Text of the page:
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Vulnerabilities / Threats

11/21/2011
01:46 PM
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BEAST Browser Security Threat Is Not As Fierce As It Looks, Says Context Information Security

SSL vulnerability allows an attack on a browser to decrypt cookies and compromise HTTPS

November 21st 2011 - Researchers at Context Information Security are playing down the level of risk to businesses and government organisations posed by BEAST, or Browser Exploit Against SSL/TLS. Recently disclosed by Thai Duong and Juliano Rizzo, the SSL vulnerability allows an attack on a browser to decrypt cookies and compromise HTTPS, giving access to encrypted website log-on credentials. But Context believes that hackers are very unlikely to use this complex attack and also provides some advice on how to further reduce the risks.

“In effect, BEAST is simply a practical way to exploit an existing theoretical vulnerability in older versions of TLS/SSL (TLSv1.0, SSLv3.0 and lower), commonly used for HTTPS connections,” said Michael Jordon, research and development manager at Context. “For an attack to be effective, a vulnerable version of SSL using a block cipher must be used; network sniffing of the connection must be possible; and there also has to be a successful Java applet injection into the same origin of the web site.”

Developers can already increase the complexity and mitigate the risk of malicious content being injected within the same origin through actions such as setting the HTTPOnly property that prevents applets or JavaScript to gain access to the cookie and prevent session hijacking. Therefore, in terms of risk, the BEAST attack is akin to not setting the HTTPOnly property on cookies that is not unusual among websites.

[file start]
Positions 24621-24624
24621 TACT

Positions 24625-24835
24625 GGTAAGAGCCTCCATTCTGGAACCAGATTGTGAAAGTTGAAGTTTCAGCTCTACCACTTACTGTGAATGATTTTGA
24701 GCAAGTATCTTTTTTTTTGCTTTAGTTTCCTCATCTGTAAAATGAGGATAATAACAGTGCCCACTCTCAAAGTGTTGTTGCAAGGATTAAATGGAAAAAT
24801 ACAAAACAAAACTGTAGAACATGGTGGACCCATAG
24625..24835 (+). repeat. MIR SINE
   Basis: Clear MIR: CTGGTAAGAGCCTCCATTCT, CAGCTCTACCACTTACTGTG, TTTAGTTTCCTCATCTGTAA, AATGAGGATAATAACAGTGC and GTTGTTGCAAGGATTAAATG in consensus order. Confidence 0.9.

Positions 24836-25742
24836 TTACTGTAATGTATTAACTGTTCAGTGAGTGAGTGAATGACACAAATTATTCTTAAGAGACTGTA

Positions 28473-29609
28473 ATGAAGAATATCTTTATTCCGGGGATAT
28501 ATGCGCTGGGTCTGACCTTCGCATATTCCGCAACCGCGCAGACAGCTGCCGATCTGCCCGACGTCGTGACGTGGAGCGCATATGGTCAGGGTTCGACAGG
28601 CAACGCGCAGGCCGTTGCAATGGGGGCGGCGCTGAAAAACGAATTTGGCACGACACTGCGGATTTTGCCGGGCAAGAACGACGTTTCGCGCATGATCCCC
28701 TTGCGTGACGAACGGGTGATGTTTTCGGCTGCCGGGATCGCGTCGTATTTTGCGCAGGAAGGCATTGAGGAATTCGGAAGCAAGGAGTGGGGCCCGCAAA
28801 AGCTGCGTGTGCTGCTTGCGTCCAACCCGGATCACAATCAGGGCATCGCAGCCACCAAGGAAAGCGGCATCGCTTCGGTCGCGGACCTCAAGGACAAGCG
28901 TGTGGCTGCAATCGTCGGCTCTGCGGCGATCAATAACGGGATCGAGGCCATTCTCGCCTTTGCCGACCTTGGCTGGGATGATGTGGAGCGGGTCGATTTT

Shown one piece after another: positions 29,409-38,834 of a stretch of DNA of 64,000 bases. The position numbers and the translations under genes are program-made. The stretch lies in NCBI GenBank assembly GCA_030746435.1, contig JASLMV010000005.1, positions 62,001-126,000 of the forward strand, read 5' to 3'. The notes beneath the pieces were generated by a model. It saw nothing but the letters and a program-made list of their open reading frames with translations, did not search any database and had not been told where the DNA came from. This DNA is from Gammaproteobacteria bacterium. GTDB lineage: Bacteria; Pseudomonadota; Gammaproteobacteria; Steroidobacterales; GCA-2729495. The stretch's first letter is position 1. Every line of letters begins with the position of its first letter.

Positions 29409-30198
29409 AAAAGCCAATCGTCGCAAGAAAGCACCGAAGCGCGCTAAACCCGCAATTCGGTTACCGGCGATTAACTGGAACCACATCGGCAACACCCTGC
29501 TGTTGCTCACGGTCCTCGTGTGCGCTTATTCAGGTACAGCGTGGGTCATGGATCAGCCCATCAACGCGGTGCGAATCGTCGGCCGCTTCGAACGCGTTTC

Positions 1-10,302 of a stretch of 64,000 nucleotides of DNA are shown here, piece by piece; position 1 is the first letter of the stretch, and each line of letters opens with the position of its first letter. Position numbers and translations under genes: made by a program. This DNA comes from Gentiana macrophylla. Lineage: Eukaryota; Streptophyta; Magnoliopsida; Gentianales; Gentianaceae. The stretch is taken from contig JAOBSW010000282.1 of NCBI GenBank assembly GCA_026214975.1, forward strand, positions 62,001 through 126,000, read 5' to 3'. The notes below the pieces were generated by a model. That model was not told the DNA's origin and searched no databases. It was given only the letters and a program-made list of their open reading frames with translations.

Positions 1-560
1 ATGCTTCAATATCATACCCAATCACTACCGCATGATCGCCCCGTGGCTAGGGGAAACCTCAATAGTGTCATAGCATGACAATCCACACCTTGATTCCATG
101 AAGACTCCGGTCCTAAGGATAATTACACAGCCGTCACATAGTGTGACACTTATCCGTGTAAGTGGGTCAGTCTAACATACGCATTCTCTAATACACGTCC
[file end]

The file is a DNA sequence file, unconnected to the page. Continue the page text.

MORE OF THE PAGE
“If people are concerned about the BEAST attack, we suggest they first look to see if their HTTPOnly property is set properly. If it is not, then a BEAST attack would not be needed to deliver the same opportunities to hackers,” says Jordon.

The major vendors of both browsers and server-side technologies have also announced that they are working on patches for TLS1.0. Within a controlled environment such as an internal network, it may be possible to upgrade all users and servers to products that support TLS 1.1/1.2. However, this could mean that some users may have difficulties accessing older web servers.

There are also a number of other areas in which the use of session hijacking can be reduced or made more complex, including transferrable session prevention; the use of effective logout and session timeout functions; regeneration of a new and unique cookie value per session; and adoption of one-time passwords.

“The BEAST vulnerability exists but there are simple steps that developers and security managers can take to mitigate the risks and with the number and complexity of mechanisms needed by an attacker, plus the number of greater value attacks that could take place in the same circumstances, we believe that it is unlikely that BEAST will be seen in the wild,” concludes Jordon.

Details of Context’s research into BEAST can be seen at: www.contextis.co.uk/research/blog/beast/

About Context Context Information Security is an independent security consultancy specialising in both technical security and information assurance services. Founded in 1998, the company’s client base has grown steadily based on the value of its product-agnostic, holistic approach and tailored services combined with the independence, integrity and technical skills of its consultants. The company’s client base now includes some of the most prestigious blue chip companies in the world, as well as government organisations. As best security experts need to bring a broad portfolio of skills to the job, Context staff offer extensive business experience as well as technical expertise to deliver effective and practical solutions, advice and support. Context reports always communicate findings and recommendations in plain terms at a business level as well as in the form of an in-depth technical report.

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